Special Session Update

Friends,

Governor O’Malley recently called a special session of the Maryland General Assembly which drew to a close yesterday afternoon with the passage of the Budget and Reconciliation Financing Act and the revenue bills. Had these bills not passed, $436 million in additional cuts to the state budget would have gone into effect this year. Make no mistake: These pieces of legislation were far from perfect, but the alternative was far worse.

What would have happened had we not acted? $436 million in cuts with the following consequences:

  • Job losses in the private sector. The highly successful $8 million biotechnology research and development tax credit, and the $10.4 million stem cell research program would have both been eliminated; disproportionately and negatively affecting Montgomery County.
  • Job losses in the public sector. Approximately 400 state jobs would have been eliminated, and state employees would have been forced to pay an additional $15 million for healthcare benefits.
  • Potential downgrade of Maryland’s AAA bond rating. Maryland is one of only three states that has maintained a AAA bond rating since the ratings began.
  • A 10-13% increase in college tuition. In Maryland, college tuition is still affordable for middle class families. Keeping higher education affordable is a must if we are to maintain our educated and qualified workforce–a serious economic advantage.
  • A 10% cut in community college funding. Our community colleges are some of the best in the country. Maintaining this affordable option is common sense, and the right thing to do.
  • A $138 million cut in K-12 education funding through the elimination of the Geographic Cost of Education Index (GCEI) which is a primary reason Maryland public schools have been ranked number one in the nation four years running.
  • A $20.8 million cut in local law enforcement funding.

The list goes on and on. To help avoid this we raised income taxes on individuals making over $100,000, and families making over $150,000. 84% of Marylanders did not have their taxes increased.

Was this a difficult vote for me? Yes. Do I think I made the right call? Absolutely. In these fiscal times we are faced with profoundly laborious decisions. But in these times we are also left to answer who we want to be as a people, as a community, as a state. When times are tough do we have the will to buckle down and protect our number one ranked school system, the safety of our communities, our investments in the future, our higher education systems, the safety of those most in need? Yesterday shows that we do.

Best,
Shane

On the Signing of my Conflict Minerals Bill

Friends,

Earlier this week, the Enough Project published the following blog post on the signing of the conflict minerals legislation we worked so hard on this session. It was extremely rewarding to see this bill signed into law, and I appreciate you taking a few moments to read what they had to say. You can read the post below or connect directly here.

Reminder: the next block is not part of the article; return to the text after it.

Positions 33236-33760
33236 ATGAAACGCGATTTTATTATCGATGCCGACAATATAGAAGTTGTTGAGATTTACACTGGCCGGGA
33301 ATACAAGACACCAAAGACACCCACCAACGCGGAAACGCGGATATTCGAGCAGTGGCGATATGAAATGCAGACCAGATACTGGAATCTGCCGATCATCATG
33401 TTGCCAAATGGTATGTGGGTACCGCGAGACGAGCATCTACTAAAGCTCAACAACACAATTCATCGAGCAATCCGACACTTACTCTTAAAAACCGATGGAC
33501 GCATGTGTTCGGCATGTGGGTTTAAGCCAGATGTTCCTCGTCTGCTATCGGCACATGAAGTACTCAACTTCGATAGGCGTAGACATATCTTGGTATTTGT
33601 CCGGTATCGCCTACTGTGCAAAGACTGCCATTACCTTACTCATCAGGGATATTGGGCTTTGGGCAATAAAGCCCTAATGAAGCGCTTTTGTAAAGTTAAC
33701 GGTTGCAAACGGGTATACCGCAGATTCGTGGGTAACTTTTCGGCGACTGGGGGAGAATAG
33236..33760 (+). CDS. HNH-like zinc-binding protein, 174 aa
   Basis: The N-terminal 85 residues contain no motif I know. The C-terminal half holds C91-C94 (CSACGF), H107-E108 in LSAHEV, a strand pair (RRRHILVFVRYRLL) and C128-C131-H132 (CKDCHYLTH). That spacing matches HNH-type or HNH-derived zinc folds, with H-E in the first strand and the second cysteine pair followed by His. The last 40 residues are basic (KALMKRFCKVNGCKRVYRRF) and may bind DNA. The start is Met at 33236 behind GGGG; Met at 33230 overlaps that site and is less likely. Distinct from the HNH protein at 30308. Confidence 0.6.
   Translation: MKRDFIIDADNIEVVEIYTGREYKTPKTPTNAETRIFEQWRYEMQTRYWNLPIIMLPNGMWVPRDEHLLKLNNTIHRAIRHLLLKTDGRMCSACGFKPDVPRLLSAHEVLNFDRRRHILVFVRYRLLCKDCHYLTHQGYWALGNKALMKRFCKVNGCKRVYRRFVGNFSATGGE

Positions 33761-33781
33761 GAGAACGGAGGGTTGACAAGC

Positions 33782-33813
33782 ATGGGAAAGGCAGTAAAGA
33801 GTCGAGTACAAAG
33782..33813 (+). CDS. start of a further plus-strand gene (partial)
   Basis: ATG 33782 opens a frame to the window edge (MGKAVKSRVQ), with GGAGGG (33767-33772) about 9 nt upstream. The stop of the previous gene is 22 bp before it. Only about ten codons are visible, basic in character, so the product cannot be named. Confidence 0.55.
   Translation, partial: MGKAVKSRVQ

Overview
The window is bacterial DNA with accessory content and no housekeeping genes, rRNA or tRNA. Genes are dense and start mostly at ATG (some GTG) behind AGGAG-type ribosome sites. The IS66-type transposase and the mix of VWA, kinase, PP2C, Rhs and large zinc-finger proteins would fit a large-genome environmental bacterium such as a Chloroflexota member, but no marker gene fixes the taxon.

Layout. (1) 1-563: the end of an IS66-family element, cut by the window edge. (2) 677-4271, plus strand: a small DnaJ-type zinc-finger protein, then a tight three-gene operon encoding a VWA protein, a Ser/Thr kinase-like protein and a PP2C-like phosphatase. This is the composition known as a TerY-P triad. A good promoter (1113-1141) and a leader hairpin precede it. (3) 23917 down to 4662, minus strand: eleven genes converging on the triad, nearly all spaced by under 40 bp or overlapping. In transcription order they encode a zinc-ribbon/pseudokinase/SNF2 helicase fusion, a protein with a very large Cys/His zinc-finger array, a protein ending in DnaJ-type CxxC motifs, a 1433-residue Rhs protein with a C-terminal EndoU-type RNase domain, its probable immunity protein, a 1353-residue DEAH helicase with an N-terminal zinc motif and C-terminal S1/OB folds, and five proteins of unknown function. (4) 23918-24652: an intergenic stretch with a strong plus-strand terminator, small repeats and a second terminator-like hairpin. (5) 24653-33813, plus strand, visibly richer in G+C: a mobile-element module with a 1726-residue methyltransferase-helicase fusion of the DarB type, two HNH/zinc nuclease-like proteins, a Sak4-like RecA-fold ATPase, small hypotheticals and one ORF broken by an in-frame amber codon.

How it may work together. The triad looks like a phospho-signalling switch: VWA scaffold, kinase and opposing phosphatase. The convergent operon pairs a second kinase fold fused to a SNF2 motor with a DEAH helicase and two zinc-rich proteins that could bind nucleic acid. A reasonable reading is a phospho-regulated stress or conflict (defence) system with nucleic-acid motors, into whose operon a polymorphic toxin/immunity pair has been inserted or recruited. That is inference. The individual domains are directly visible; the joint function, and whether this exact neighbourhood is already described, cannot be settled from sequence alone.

Best,

Shane

 

Gov. O’Malley Signs Maryland’s Conflict Minerals Bill

Posted by Aaron Hall on May 03, 2012

On May 2, Maryland Governor Martin O’Malley signed into law the Maryland State Procurement and Congo Conflict Minerals Bill, making Maryland the second state to pass such legislation.

The law addresses the link between the minerals in electronics products and the ongoing violence in eastern Congo. It requires that the state of Maryland does not conduct business with companies that fail to comply with the federal laws on conflict minerals passed in 2010 as a provision of the Dodd-Frank Wall Street Reform Act.  This provision requires publicly listed companies that use conflict minerals—defined as tin, tantalum, tungsten, and gold—to disclose whether or not they source the material from the Democratic Republic of Congo or any of its neighboring countries. Further, it requires that if companies are sourcing from this region that they engage in due diligence measures to determine if their procurement is directly or indirectly financing armed conflict.

The state law adds a powerful incentive for companies to comply with federal law by denying them procurement contracts with the state of Maryland if found to be negligent.  State Delegate Shane Robinson from Maryland’s 39th District in Montgomery, County, who introduced the bill, has led the way for a conflict-free Maryland.

“This law shows that Maryland cares about the conflict in the Democratic Republic of Congo and that we have a responsibility to do business with companies that value the social consequences of their decisions,” Robinson said. “Hopefully, more state legislatures will pass similar laws that send a message that corporations must be held accountable for social, economic, and environmental impacts at home and abroad in order to earn state contracts.”

The continuous passage of state-level legislation in the U.S. shows a growing commitment from consumers and lawmakers to demand that elected officials and corporate citizens be held responsible for the global impact of investment and supply chain management.  Nowhere is this more important than in eastern Congo, where this demand is manifesting itself in the creation of a reformed mineral sector that will support community and economic growth and decrease violent conflict driven by the trade of conflict minerals.

Maryland is the second state to pass conflict minerals legislation, following California which passed a similar law last year. Conflict minerals state legislation is also currently under consideration in Massachusetts.

By Authority: Friends of Shane Robinson; Mary Robinson, Treasurer.